This way of working of course lends itself well when the desired result is dreamy free form music not adhering to any specific tempo  – knowing that it would not be dance music.

Another interesting thing that ties in with intuition is his method of heavy processing of audio samples. He will send audio through long chains of effects and mangle them til they’re just right. Trusting his gut feeling and arriving at new kinds of beauty.

One way to argue against this process could be that transforming his piano playing beyond possible recognition would take away all his personal touch, arriving at something less human. It turns out the opposite might be the case. Through a series of intuitive decisions he arrives at places and sounds that are unique, and absolutely his own.

Maybe if we allow ourselves to let go of control, to get lost more and choose to rely on the compass inside, we might find the way to a truer part of ourselves.

Parallel realities

Peripheral acquaintances, friends of friends. People you recognize but don’t know. In many situations a hi! from a distance is good enough. And then there are situations where you are brought together to mingle at the mutual friend’s gathering. 

There’s a time and place for deep connections and there’s a time for a kind of friendliness that stems from the polite performance of good manners. A time when a little shallowness needs to be forgiven for the social lubricant it aims to be. 

And still it’s easy do it wrong too. Last night I cheerily asked a woman I’d only met once before, ”Is everything fine with you?” Her avoidance of really answering the question, a moment later made me remember (Oh shit, didn’t somebody say she had cancer). 

It wasn’t a total catastrophe in any way, I found a better conversation later at night and shared some laughs with her and her husband. But it’s still humbling to see your shallowness mirrored in somebody standing on the verge of the abyss.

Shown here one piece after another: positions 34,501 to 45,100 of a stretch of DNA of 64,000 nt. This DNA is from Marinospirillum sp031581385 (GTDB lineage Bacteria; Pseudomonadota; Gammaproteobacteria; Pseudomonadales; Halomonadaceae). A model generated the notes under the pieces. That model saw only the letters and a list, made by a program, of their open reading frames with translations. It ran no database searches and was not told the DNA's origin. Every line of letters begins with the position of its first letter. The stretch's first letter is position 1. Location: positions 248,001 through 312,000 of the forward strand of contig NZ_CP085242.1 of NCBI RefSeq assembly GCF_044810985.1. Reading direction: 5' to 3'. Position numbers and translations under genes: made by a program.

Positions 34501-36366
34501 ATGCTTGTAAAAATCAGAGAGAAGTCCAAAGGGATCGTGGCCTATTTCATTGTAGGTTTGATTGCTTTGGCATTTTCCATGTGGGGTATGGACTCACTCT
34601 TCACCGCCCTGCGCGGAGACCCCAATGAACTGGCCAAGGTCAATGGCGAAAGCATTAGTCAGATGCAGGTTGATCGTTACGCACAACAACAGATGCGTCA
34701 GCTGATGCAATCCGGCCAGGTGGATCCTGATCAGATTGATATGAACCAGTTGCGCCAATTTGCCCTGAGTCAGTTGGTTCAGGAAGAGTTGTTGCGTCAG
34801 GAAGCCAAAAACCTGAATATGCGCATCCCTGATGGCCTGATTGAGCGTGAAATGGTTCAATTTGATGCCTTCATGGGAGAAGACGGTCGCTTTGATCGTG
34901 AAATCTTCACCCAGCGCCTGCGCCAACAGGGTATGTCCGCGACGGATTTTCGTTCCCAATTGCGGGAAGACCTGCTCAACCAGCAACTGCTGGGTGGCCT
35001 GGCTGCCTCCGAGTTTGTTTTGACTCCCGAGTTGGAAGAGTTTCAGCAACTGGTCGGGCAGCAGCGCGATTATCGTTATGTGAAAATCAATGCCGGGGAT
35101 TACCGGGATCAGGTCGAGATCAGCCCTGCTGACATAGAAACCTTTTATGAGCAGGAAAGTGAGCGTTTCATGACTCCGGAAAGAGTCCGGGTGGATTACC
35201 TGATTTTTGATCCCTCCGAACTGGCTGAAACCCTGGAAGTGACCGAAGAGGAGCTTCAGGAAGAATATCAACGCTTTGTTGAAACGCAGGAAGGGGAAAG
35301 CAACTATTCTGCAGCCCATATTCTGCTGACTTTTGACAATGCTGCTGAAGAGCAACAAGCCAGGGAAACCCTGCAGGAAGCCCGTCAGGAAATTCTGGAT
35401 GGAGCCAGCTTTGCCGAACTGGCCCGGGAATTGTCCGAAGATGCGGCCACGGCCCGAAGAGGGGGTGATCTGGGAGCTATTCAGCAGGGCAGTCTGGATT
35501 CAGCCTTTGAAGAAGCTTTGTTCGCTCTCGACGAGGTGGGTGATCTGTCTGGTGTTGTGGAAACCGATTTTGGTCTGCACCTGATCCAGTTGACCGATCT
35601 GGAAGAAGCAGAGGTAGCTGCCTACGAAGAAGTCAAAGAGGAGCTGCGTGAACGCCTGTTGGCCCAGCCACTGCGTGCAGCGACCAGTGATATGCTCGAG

There are so many lives lived in parallel.

Would I pass an inspection?

Tomorrow I’m taking the car for its annual health check. Not for a service but for the compulsory inspection, checking that my vehicle is no danger in traffic. The brakes, the exhaust fumes, wheel balance and the headlights not set too high. Etc.

I’m lucky to be in good health, to my knowledge, but as the years pass an annual health check probably wouldn’t be a bad idea. If I did it it would be to make sure that I’m not in danger. That I’m safe to live.

It’s interesting that it would be a violation of a person’s integrity and human rights if people were to be inspected like cars – making sure we’re not a danger on the road called life. It seems unthinkable, undemocratic, something worthy a police state, and I’m not advocating it. But that there’s such a difference is interesting. Isn’t it?

Rebooting with patience

The insight doesn’t come over night, but it grows upon you. That exciting, lightning-fast laptop you were so excited to bring home a few years ago – well, it just doesn’t seem to keep up anymore. It freezes, needs rebooting, can’t make full use of the new features in the software you use.

So, you start thinking of getting a new one. Luckily that is an option if you’ve got the means. If it wasn’t, what would we do? Maybe we would have to think our way around the problem. Reconsider if the latest upgrade is necessary. Find alternative software with fewer features and scaled back graphics that is little easier on the CPU/GPU. And maybe we would have to practice patience, cut the computer some slack and let it think in peace and quiet while we go and get a coffee.

Because when it comes to our real brains, upgrades aren’t that easily available. So we try the basics first. Get a good nights sleep, making sure we exercise, eat the vitamins and drink the coffee.

I’m thinking about this in regards to a piece of musical equipment (Vermona Retroverb Lancet). Despite being a small box, it has 25 knobs and switches that control parameters which effect each other in various ways. I’m in love with the sound of it, but it’s also intimidating because I can’t get my head around it. I sometimes fear my CPU just doesn’t cut it.

Panicking and stressing doesn’t help. Which is why I’ve realized that patiently investing the time to get my head around it is the only way forward. I need to sit down and draw charts of the electric and audio signal flow. All while forgiving my brain for not getting it instantly. Some insights and realizations simply take time. It might not even be a bad thing.